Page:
From: Brian Hurt <bhurt@sp...>  20040823 22:55:09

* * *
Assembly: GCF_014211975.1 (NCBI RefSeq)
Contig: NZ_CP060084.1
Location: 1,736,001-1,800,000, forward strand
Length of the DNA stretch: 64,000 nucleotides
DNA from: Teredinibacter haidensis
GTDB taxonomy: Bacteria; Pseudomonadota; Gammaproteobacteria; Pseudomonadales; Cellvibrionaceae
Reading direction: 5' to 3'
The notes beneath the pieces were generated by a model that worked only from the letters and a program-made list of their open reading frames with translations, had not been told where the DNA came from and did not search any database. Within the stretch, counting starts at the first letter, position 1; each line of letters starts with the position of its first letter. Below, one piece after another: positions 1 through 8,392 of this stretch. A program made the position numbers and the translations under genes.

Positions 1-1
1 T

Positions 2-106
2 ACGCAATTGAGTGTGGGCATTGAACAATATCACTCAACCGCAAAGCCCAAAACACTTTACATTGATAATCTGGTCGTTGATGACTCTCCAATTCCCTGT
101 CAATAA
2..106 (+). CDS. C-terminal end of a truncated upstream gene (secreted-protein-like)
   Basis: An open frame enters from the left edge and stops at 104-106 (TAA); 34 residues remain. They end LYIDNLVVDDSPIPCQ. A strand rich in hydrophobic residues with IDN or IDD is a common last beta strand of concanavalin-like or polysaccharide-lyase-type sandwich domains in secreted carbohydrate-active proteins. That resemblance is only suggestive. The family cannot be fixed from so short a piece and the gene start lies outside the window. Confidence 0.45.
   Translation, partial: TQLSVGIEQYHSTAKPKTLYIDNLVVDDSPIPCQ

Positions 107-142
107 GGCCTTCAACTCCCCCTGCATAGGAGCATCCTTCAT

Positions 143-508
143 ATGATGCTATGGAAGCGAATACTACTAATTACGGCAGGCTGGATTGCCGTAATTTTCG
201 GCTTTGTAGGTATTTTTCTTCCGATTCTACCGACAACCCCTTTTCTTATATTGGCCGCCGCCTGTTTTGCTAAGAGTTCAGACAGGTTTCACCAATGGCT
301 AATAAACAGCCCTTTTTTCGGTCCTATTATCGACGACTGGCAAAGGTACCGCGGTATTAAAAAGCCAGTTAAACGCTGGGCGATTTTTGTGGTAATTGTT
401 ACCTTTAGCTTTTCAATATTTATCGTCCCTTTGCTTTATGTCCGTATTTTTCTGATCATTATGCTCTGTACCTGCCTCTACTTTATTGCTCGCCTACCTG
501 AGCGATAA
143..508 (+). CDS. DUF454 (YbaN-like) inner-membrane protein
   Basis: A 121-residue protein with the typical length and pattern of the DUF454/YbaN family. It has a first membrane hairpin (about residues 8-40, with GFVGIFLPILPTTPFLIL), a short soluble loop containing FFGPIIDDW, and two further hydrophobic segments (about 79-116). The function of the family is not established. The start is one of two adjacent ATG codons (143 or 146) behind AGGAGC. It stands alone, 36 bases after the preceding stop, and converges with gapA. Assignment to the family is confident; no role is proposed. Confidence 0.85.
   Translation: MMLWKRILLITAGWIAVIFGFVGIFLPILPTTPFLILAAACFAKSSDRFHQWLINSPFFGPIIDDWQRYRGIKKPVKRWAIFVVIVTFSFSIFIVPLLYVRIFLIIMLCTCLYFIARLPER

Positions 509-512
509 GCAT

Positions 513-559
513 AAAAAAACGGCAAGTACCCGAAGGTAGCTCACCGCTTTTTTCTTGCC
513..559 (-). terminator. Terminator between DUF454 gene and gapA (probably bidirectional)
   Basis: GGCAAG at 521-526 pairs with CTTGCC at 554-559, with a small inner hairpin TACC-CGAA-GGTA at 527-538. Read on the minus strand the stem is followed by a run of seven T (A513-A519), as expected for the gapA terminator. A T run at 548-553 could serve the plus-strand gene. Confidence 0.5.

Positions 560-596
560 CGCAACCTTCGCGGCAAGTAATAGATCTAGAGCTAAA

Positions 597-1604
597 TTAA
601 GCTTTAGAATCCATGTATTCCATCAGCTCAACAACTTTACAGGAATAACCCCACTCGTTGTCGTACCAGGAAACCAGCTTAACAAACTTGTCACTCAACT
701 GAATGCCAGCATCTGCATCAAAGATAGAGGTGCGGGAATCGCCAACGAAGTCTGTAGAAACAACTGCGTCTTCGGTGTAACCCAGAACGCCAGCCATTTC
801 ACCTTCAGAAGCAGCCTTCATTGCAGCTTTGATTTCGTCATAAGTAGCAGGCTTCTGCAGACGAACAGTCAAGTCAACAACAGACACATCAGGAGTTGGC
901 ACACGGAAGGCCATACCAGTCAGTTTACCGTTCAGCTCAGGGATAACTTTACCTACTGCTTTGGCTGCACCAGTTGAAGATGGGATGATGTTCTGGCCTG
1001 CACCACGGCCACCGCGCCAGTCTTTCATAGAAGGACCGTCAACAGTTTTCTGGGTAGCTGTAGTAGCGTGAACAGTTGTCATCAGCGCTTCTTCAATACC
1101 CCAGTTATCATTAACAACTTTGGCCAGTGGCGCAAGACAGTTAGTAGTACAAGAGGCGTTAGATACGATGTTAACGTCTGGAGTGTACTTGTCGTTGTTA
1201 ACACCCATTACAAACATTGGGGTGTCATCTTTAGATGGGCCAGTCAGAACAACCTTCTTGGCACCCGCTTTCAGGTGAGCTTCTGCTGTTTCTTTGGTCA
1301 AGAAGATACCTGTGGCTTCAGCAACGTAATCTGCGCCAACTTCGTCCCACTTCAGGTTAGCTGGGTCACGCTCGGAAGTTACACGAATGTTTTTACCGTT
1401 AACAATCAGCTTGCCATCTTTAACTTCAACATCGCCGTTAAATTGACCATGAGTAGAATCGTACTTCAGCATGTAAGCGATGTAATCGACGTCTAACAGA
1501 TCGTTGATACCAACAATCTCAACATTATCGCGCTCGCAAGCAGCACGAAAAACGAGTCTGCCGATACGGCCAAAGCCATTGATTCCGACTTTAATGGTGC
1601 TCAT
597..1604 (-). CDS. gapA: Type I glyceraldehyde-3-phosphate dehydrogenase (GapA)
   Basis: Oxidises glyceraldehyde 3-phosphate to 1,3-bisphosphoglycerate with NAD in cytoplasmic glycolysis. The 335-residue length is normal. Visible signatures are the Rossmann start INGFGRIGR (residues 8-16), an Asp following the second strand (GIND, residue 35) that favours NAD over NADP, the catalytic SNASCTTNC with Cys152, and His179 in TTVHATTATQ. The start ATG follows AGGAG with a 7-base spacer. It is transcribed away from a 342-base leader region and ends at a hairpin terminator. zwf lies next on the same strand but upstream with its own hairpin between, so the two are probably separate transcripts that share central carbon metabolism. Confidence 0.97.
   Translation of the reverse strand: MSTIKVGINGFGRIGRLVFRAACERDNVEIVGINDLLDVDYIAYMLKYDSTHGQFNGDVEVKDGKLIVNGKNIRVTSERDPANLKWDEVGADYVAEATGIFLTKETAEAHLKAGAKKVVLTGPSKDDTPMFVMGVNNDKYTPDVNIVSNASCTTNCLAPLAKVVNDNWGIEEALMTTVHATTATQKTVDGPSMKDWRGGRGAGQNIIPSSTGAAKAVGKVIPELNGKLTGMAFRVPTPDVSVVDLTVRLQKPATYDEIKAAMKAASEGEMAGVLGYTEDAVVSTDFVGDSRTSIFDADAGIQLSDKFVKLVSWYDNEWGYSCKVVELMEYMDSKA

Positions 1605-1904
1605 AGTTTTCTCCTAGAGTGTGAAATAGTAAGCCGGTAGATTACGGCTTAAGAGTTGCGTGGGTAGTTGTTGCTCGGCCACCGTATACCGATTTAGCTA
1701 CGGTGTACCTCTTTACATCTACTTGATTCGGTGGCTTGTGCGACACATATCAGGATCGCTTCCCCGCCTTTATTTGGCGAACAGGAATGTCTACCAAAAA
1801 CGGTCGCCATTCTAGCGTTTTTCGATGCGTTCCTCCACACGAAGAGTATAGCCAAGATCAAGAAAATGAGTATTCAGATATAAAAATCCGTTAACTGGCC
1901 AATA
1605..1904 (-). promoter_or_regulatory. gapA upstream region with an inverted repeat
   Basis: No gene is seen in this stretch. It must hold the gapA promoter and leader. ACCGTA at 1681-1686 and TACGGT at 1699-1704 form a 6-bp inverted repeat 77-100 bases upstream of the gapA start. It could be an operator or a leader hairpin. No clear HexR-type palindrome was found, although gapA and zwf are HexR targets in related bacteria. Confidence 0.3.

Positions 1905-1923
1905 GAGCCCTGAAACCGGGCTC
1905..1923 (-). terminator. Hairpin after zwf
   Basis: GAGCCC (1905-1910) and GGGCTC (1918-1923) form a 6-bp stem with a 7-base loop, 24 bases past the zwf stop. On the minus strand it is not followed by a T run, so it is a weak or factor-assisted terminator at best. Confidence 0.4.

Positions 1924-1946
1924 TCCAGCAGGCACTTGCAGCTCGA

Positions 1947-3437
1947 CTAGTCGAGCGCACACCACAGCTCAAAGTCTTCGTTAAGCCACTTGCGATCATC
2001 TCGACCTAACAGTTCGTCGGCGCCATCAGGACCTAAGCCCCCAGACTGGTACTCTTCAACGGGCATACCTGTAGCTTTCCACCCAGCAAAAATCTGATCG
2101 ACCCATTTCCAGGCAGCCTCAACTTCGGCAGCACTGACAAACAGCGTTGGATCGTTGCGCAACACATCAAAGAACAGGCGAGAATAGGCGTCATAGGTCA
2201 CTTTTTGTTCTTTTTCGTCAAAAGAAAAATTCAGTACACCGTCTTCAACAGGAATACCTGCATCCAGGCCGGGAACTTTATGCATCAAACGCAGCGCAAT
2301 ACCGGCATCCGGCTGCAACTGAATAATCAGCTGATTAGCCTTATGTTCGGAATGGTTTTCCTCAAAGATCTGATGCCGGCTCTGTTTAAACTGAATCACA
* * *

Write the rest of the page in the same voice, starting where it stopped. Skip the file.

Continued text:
On Mon, 23 Aug 2004, Bardur Arantsson wrote: > I have a gut feeling it might be possible if the balancing > constraints are relaxed and we look at amortized cost > instead of worstcase case cost. But if not really sure it > can be done if you always require your trees to be > balanced. Anyway, your example of delete shows that it's > different enough from existing structures to be useful. I'm actually having thoughts here. To remove any contiguous subrange of length N, you need to remove O(log N) subtrees. The key op to removing a subrange fast is the removal of subtrees fast. Consider the following situation, you have a tree that looks like: A / \ / \ B C / \ / \ ... D E / \ / \ ... ... You want to delete E and it's entire subtree. Now, normally, you'd end up with a tree like this: A / \ / \ B C / \ / ... D / \ ... Which is horribly unbalanced. Instead, what you can do is delete C as well, so you end up with a tree like: A / \ / \ B D / \ / \ ... ... You then need to balance the tree, starting at A and working up, and reinsert C. OK, it's a weight balanced tree, so the weight of B is less than 2x the weight of the original C subtree. Call C 1/2 the weight of B, worst case. Now, assume that E is 2x the weight of D this means D is 1/3rd the weight of C, or 1/6th the weight of B. But when you do a rotate right, B gives up it's right child. Assume B's right child is 1/2 the weight of it's left child, or 1/3rd the total weight of B. So after the rotate, B's left child will be 2/3rds the original weight of B, and B's right child (now A) will be 1/3 + 1/6 the weight of B, or 1/2 the weight of B. And Balancing constraints are maintained. Ah, here's where the balancing constraint can get violated. Assume B's right child is the heavy child, 2x the weight of B's left child, or 2/3rds the total weight of B. Then when we rotate, we move too many children over. No. In this case you only need to rotate B left before rotating the entire structure right to rebalance. Worst case you need to do two rotates and one reinsertion to rebalance the whole subtree. Humorously, the reinsertion is the expensive part, at O(log N). Deleting M elements from an N element tree is then O((log N) * (log M)). Another thought: appending and prepending one funcarr to another should be an O(log N) operation. I walk down the left or right subtree of the larger tree until I hit node with about the same weight as the smaller tree. I then do a join of those two trees, and rebalance as I walk back up. Inserting is a little bit more tricky, as I can't swap appending and prepending. Might still be doable cheaply.  "Usenet is like a herd of performing elephants with diarrhea  massive, difficult to redirect, aweinspiring, entertaining, and a source of mindboggling amounts of excrement when you least expect it."  Gene Spafford Brian